Site-to-Site VPN between NSX-T and Azure VMware Solution – Part 2

In the previous blogpost we went through Azure VMware Solution(AVS) IPSec VPN setup and to complete hybrid networking between on-prem and AVS we need to configure NSX-T gateway too. As we discussed the target architecture would look like the following diagram.

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Site-to-Site VPN between NSX-T and Azure VMware Solution – Part 1

When it comes to connecting an on-premises VMware environment to Azure VMware Solution(AVS), ExpressRoute is the recommended & preferred connectivity method. But in some cases using a VPN tunnel is the only viable connectivity solution to AVS environment.

NSX-T Tier-0 or Tier-1 gateways could be used to connect on-premises VMware environment to AVS. On the Azure side, Virtual WAN(vWAN HUB) will be provide the transit connectivity through a ExpressRoute Gateway into AVS infrastructure. I am going to walk you through the configuration of both NSX-T Tier-1 GW and Azure Virtual WAN to have a complete setup.

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AVS Hybrid Networking with NSX-T

When it come to setting up a hybrid cloud environments, one of the most important topics is networking. It is usually comes down to stretch on-prem network segments to the public cloud environment. This blog post is going to simply describe NSX-T architecture on AVS as the default networking and security stack. If you are new to AVS you can read Introduction to AVS blog post first, and then continue with this article.

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NSX-T 3.0 SSL Certificate Replacement – Part 2

In Part 1 of NSX-T SSL Certificate Replacement, the process of certificate template preparation and request has been explained. This blog post will teach you how to import and replace the generated certificate into NSX-T Manager. It is really important to verify the imported certificate before replacing it. I want to point out that if you are using a Virtual IP for you NSX-T management cluster, you should have generated the SSL certificate for management cluster’s Virtual IP address.

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Configure NSX-T 3.0 RBAC with Native Active Directory Integration

One of the new features which has been added to NSX-T 3.0 is supporting RBAC with Native Active Directory. In previous version of NSX-T we had to use VMware Identity Manager (vIDM) to be able to add users and groups from Active Directory for RBAC purposes. In set posts I have already described how to install and configure vIDM with NSX-T. I still believe configuring RBAC through vIDM has some added value like Multi-Factor Authentication(MFA).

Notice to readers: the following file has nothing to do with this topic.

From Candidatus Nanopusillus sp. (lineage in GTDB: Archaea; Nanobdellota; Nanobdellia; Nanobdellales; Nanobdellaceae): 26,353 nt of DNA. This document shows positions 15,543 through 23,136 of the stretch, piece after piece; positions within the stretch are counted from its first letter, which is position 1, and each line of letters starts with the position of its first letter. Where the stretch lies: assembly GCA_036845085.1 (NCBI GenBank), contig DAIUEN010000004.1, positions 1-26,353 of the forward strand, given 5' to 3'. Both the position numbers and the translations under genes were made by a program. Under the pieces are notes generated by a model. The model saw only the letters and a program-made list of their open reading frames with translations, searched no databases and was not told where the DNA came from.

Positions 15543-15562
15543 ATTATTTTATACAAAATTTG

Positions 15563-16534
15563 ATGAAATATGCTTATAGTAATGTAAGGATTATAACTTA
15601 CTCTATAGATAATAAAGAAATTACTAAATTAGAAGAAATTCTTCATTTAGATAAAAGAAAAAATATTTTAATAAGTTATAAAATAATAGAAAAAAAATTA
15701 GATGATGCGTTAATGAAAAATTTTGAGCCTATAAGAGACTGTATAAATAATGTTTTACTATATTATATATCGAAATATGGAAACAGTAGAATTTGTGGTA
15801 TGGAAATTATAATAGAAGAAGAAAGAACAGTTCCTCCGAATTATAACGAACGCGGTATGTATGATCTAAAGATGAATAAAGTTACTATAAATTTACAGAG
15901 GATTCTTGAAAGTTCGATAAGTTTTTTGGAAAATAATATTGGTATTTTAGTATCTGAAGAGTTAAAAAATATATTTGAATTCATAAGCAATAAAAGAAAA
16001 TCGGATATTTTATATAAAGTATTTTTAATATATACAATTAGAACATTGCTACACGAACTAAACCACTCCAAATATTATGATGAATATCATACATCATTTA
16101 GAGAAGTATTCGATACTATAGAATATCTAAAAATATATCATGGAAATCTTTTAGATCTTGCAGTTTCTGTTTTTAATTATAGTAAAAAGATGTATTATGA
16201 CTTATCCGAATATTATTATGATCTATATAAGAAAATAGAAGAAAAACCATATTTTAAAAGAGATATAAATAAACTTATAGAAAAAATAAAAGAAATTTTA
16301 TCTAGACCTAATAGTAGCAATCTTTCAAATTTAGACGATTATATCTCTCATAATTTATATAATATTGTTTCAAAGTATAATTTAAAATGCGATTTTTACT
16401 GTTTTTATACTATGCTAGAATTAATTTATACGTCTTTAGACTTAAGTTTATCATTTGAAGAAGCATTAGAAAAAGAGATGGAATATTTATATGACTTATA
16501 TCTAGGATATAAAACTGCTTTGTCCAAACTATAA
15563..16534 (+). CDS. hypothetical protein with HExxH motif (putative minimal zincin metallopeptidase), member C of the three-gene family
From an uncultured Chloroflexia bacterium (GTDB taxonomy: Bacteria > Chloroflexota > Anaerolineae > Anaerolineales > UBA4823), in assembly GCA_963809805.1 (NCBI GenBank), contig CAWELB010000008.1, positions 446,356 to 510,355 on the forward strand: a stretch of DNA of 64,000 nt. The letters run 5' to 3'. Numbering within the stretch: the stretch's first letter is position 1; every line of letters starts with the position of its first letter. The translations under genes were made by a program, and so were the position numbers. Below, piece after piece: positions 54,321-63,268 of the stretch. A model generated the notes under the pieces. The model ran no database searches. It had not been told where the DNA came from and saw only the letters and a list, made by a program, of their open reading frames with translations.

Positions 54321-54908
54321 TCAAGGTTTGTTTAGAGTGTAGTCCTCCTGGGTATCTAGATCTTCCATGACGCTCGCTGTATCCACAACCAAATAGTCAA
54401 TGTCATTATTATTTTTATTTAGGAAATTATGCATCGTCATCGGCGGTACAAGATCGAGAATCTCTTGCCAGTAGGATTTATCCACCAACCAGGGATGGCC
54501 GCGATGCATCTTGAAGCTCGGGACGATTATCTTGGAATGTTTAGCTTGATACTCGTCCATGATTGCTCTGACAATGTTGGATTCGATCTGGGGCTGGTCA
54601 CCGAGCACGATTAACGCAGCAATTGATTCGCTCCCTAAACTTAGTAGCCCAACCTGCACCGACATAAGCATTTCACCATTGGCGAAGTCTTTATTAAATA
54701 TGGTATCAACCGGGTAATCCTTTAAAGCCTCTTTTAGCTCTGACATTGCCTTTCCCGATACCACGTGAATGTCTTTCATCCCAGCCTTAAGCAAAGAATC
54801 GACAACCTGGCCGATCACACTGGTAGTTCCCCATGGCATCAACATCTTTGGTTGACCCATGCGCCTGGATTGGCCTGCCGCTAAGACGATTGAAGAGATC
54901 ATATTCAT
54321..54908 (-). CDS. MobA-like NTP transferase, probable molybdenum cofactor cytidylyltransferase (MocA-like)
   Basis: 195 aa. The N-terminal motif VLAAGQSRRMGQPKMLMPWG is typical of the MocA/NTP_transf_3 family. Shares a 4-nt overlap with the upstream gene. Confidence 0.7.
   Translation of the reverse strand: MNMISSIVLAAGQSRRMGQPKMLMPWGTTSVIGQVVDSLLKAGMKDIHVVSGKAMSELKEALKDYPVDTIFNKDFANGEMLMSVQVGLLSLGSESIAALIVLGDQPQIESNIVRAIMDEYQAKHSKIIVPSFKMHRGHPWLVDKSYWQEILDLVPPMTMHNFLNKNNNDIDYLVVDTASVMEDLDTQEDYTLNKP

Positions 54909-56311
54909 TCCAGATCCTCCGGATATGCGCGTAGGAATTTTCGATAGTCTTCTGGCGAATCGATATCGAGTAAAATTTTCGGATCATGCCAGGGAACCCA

To setup NSX-T Role-based Access Control(RBAC) it’s better to create groups in Active Directory and add users into the group for two reasons. First it’s easier to add a group with couple of users as members rather than assign role to many users in NSX-T. Second, with help of Group Policy you can define a “Restricted Group” and it locks down membership to that group. As a result it provides a layer of security.

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Configure Virtual IP for NSX-T Management Cluster

Now that we have finalize deploying three managers in NSX-T management cluster we can go ahead and configure a Virtual IP(VIP) on it. We can use NSX-T internal mechanism to set an IP address on the cluster or setup an external load balancer in front of NSX-T managers. Configuring VIP which is recommended by VMware is more simple but using a LB would load balance traffic among NSX-T managers. This is a design question and should be chosen based on requirements and customer needs.

Please keep in mind that if you want to choose this approach, you need to have all NSX-T managers are on the same subnet. In this case, managers are attached to SDDC Management network. To configure Virtual IP, login to NSX-T Manager UI, choose System and on the left panel select Appliances then click on SET VIRTUAL IP option.

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NSX-T 3.0 Deep Dive

In series of blog posts we are going to walk through different steps to setup a NSX-T Data Center infrastructure. If you are new to NSX-T, please first go ahead and read the Introduction to VMware NSX. To get more insight on NSX-T architecture you can continue with NSX-T Architecture and Components post. Because we are using NSX-T 3.0 for the purpose of this implementation deep dive, you can also review What’s new in NSX-T 3.0 blog post.

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Following are the required steps to build a solid NSX-T Data Center foundation. Please follow each step and we are going to update and complete this list regularly.

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Deploying & Configuring VMware Identity Manager (vIDM) – Part 2

Following the first blog post about deployment of vIDM, this post will cover how to configure vIDM and implement NSX-T Role Based Access Control (RBAC) with help of vIDM. As you might noticed, in NSX-T 2.5 and earlier release RBAC cannot be enabled without use of vIDM.

When you login to administration page with vIDM’s admin user account, dashboard would be the fist page you will land. Dashboard contains login information and applications which are used by users and analytics.

To start vIDM configuration click on Identity & Access Management. Here you can join vIDM to Active directory domain, add directory to sync with vIDM and define user attributes which get synchronized from directory service to vIDM.

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